MARSHALL E NAFFZIGER
VIEW ALL PHOTOS (5)
HONORED ON PANEL 3W, LINE 124 OF THE WALL

MARSHALL EDWARD NAFFZIGER

WALL NAME

MARSHALL E NAFFZIGER

PANEL / LINE

3W/124

DATE OF BIRTH

06/13/1950

CASUALTY PROVINCE

QUANG NAM

DATE OF CASUALTY

08/05/1971

HOME OF RECORD

EMDEN

COUNTY OF RECORD

Logan County

STATE

IL

BRANCH OF SERVICE

ARMY

RANK

SP4

Book a time
Contact Details

REMEMBRANCES

LEFT FOR MARSHALL EDWARD NAFFZIGER
POSTED ON 7.12.2020
POSTED BY: James Brochu

Honor

As of now I am 16 years old and I love learning about the Vietnam war and it’s veterans. About a year ago is when I became more interested after visiting the wall. Little did I know how much I would learn from it. About a year ago I came across your name on your birthday, and I read about your final mission and your MOS, I was fascinated of who you were. I ordered a rubbing of your name off the wall and framed it and months later I got a memorial bracelet and I have your name on it. I haven’t took it off yet and I won’t ever. It’s an honor to wear this bracelet and having your name on it makes me so proud. I myself am enlisting in the military soon, specifically the marine corps. But anyways I can’t thank you enough for your service Mr Naffziger. You were killed so tragic and too young. Thank you for your service. God bless you and all though I haven’t met you, I hope I can see you and talk one day. Thank you.
read more read less
POSTED ON 6.14.2020
POSTED BY: Skb

Sacrifice

Such a wonderful friend to everyone he met. He loved his family deeply and sacrificed his life for a better life for us. He is still always missed and owns big piece of my heart.
read more read less
POSTED ON 6.13.2020
POSTED BY: ANON

Never fogotten

On the remembrance of your 70th Birthday, your sacrifice is not forgotten.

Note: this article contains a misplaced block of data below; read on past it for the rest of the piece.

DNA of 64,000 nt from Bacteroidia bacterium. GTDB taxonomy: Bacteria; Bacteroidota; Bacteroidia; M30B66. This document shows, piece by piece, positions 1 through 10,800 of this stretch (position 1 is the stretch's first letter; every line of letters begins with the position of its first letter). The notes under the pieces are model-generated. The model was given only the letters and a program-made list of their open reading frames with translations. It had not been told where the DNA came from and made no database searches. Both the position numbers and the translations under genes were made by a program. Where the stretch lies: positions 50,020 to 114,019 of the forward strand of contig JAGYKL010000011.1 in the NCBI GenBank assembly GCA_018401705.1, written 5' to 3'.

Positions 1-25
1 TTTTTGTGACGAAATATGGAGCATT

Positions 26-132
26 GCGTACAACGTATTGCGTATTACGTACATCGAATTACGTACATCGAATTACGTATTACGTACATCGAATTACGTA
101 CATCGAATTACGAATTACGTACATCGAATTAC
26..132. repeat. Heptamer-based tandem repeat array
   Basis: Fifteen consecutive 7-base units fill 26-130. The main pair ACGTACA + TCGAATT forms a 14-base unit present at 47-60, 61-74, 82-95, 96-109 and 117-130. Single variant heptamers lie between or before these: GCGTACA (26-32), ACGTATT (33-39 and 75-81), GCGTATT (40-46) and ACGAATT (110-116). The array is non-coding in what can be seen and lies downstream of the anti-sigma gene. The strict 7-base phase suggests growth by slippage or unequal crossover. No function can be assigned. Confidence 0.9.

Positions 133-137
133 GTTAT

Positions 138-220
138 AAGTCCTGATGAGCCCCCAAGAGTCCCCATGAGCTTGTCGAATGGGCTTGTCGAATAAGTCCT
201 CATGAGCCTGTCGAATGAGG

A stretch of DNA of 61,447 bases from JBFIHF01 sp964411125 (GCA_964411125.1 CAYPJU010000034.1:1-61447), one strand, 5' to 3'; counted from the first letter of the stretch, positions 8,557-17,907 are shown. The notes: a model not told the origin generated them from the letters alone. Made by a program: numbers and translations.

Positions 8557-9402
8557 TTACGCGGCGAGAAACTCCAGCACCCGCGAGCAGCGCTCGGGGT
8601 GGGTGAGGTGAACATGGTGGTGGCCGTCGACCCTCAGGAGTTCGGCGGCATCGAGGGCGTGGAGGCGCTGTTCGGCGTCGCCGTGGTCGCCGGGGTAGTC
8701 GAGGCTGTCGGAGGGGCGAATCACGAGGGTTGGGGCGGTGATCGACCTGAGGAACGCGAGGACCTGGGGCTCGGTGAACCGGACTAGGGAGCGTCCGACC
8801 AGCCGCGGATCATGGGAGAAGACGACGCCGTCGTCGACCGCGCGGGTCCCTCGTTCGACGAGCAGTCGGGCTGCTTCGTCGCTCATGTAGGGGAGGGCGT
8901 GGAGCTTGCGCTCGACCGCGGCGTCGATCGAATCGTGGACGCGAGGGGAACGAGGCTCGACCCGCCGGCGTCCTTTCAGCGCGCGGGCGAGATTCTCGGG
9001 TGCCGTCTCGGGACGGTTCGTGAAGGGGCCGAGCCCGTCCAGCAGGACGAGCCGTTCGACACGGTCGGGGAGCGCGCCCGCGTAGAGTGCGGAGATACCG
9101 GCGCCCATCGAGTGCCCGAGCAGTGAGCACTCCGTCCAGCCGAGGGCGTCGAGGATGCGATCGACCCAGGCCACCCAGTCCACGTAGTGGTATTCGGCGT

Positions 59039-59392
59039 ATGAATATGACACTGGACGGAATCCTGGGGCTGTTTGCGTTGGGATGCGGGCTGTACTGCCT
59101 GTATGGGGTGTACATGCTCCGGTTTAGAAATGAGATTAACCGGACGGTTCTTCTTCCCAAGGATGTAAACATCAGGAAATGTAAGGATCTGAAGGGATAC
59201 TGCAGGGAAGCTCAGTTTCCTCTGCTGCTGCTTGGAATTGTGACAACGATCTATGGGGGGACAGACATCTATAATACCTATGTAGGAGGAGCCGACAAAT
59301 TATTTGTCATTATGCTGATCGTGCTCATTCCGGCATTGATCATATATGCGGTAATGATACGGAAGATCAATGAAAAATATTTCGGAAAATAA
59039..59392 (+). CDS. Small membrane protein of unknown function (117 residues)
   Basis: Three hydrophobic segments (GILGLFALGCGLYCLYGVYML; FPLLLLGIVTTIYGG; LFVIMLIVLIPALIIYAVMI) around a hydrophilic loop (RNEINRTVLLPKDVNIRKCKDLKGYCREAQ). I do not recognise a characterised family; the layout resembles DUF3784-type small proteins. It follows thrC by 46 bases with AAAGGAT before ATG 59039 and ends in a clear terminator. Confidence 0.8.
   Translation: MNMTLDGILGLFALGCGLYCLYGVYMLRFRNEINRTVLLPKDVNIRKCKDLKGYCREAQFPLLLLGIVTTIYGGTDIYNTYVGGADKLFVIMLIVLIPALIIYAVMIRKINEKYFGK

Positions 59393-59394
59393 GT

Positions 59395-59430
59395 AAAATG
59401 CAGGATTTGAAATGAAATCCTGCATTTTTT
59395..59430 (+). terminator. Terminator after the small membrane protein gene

HOOAH
read more read less
POSTED ON 5.19.2017

A Great Cousin

I have a lot of childhood memories of Eddie. Loved the vacations in the Ozarks. Also the family gatherings especially on holidays.
read more read less
POSTED ON 2.13.2017

Final Mission of SP4 Marshal E. Naffziger

SP4 Robert B. Curran, SP4 Marshal E. Naffziger, and SSGT James C. Reamer were armor crewmen, and SP4 Robert D. “Sam” Severson and SP4 Rodrick Troup infantrymen, all serving with B Troop, 1st Squadron, 1st Cavalry, 196th Infantry Brigade, Americal Division. On August 5, 1971, their unit was on its seventh day of a 30-day armored combat patrol consisting of nine M113 armored personnel carriers (APC’s) and three M551 Sheridan tanks. The lead APC was being operated by SP4 Severson with the other four soldiers traveling on top of the vehicle. While crossing a rice paddy, a command-detonated mine was exploded, flipping Severson’s APC on its top. He and the four men riding above were killed instantly. At that same moment, Viet Cong hidden in the creek bed and tree lines surrounding the paddy opened fire. In the ensuing firefight, another B Trooper from one of the Sheridan crews, SSGT Johnny E. Jones, was fatally injured by small arms fire. Two others were wounded. Fifteen minutes later, the enemy broke contact and disappeared into the jungle. Dismounted patrols searched the area and found no trace of them or any evidence of enemy casualties. A medivac was requested, and the six casualties and two wounded were “dusted off” to the 75th Evacuation Hospital in Da Nang. After examining the wrecked APC, it was surmised that the blast was caused by 150 pounds of nitrostarch, undoubtedly constructed from dud Allied rounds. All personal items were removed from the damaged vehicle, and the track was stripped of its weapons and radios. Using cables, two other tracks then righted the APC, and it was lifted from the paddy by a CH-47 Chinook cargo helicopter to a waiting M88 Recovery Vehicle which carried it back to base. B Troop then resumed its patrol. [Taken from coffeltdatabase.org and information provided by Jimmy Kyzer; image courtesy Jimmy Kyzer]
read more read less